Friday, December 16, 2011

Announcing the Faith and Fiction Round Table for 2012

For the past two years, I've hosted the Faith and Fiction Round Table as an email group and the hope was that by posting on our various blogs we'd be able to spread the discussion of the themes of the books we read enough so that people could join in without actually having to read the books. Well, I have to admit it was a bit of a failure. The books weren't always great, people would always drop out of the discussion due to their busy schedules and I could never communicate the idea of thematic posts over reviews well enough to participants. So for 2012 I've decided to take a different approach. With the help of Hannah, I've chosen four books, one for each quarter. It's totally open and I'm just hoping that people will choose to read the posts and either post on their own blogs or join the discussion here. I'm really really hopeful that people smarter than me will join in the discussion and read the books because to be honest, that's what makes this kind of experience for me. I don't just want to read significant books in isolation, I want to discuss them and hear different perspectives, and sit with them for awhile. So don't be shy! Please make room in your schedules for any of these books that appeal to you. I will probably be hyping this because I'm a little bit scared no one will be interested enough to join in.

Okay here's the schedule!

March 31st Discussion: Memento Mori by Muriel Spark

In late 1950s London, something uncanny besets a group of elderly friends: a voice on the telephone informs each, “Remember you must die.”

Their geriatric leathers are soon thoroughly ruffled by these perhaps supernatural phone calls, and in the resulting flurry many old secrets are dusted off. Cracks appear on the once decorous surface of their lives––unsavories like blackmail and adultery are now to be glimpsed. Spooky, poignant and wickedIy hilarious, Memento Mori may deal in death, but it is a book which leaves one relishing life all the more.

June 30th Discussion: Viper's Tangle by Francois Mauriac

The masterpiece of one of the twentieth century’s greatest Catholic writers, Vipers’ Tangle tells the story of Monsieur Louis, an embittered aging lawyer who has spread his misery to his entire estranged family. Louis writes a journal to explain to them—and to himself—why his soul has been deformed, why his heart seems like a foul nest of twisted serpents. Mauriac’s novel masterfully explores the corruption caused by pride, avarice, and hatred, and its opposite—the divine grace that remains available to each of us until the very moment of our deaths. It is the unforgettable tale of the battle for one man’s soul.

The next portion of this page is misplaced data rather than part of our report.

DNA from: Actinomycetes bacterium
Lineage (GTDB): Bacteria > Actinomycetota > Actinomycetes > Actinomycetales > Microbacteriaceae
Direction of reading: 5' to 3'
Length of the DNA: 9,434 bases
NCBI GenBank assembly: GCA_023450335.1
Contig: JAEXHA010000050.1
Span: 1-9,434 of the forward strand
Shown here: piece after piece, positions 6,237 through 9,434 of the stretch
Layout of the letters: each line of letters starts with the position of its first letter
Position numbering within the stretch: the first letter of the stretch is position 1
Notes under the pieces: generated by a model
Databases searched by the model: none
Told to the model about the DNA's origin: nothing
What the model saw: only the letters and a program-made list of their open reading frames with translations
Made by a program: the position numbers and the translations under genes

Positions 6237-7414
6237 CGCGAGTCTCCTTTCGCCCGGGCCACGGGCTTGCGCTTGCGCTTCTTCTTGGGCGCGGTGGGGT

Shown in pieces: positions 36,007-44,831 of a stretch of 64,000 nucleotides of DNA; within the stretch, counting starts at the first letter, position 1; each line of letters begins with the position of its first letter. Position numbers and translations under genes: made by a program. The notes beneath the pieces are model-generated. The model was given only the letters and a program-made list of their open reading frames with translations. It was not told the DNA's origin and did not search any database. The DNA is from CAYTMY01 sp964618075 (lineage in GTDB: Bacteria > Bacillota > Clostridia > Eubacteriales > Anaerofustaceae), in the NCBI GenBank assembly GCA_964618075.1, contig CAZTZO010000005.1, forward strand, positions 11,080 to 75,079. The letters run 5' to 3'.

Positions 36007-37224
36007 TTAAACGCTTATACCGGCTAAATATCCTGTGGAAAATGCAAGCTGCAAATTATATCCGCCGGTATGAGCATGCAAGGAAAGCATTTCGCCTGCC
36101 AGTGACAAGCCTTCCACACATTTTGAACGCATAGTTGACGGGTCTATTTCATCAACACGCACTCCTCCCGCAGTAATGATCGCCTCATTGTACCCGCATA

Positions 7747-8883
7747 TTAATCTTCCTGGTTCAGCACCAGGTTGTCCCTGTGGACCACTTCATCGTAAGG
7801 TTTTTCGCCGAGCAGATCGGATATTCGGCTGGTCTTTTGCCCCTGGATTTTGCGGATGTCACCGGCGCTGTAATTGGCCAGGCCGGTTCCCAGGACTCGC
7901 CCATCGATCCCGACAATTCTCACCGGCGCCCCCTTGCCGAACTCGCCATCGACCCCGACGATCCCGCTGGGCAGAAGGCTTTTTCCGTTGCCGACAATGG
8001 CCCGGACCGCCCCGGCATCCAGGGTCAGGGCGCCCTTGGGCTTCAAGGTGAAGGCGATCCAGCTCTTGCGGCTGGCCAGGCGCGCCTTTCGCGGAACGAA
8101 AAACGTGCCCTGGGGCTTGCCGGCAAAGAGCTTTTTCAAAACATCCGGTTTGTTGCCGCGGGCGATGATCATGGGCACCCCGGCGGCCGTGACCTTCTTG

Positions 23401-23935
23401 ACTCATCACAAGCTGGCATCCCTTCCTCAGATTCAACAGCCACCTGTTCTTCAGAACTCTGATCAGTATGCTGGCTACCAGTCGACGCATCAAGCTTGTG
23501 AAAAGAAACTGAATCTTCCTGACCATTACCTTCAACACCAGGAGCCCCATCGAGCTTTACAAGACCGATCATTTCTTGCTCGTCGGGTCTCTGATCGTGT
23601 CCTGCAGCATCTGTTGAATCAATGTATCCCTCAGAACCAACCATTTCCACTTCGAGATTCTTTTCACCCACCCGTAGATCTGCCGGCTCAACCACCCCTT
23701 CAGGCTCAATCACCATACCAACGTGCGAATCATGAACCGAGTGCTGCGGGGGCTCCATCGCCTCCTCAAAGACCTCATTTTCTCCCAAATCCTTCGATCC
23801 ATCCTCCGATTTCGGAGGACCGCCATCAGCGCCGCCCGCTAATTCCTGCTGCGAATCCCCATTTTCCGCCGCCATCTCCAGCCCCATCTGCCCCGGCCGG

September 29th Discussion: Gilead by Marilynne Robinson

Twenty-four years after her first novel, Housekeeping, Marilynne Robinson returns with an intimate tale of three generations from the Civil War to the twentieth century: a story about fathers and sons and the spiritual battles that still rage at America's heart. Writing in the tradition of Emily Dickinson and Walt Whitman, Marilynne Robinson's beautiful, spare, and spiritual prose allows "even the faithless reader to feel the possibility of transcendent order" (Slate). In the luminous and unforgettable voice of Congregationalist minister John Ames, Gilead reveals the human condition and the often unbearable beauty of an ordinary life.

Gilead is the winner of the 2005 Pulitzer Prize for Fiction.

December 1st Discussion: The Final Martyrs by Shusaku Endo

Eleven short, deeply spiritual stories ranging from autobiographical serendipities to solemn, empathetic parables. The title story is set during the 18th-century Shogunate persecution of Christians in Japan and was the basis for Endo's book Silence. Shusaku Endo is the winner of the Akutagawa prize (the Japanese equivalent to the Pulitzer) and his books have been widely translated. Martin Scorsese is currently working on a film adaptation of Silence

I feel like we've come up with a really nice assortment of books and I hope at least one of these catches your eye as a book you'd like to join in discussion for! Mark it on your calender! All of these books are in print, so hopefully you can find them at your library or bookstore or of course in ebook!

Please let me know in comments if you're interested in joining the discussion of any of these books...I won't hold you to the commitment, but it will help me know what to expect.


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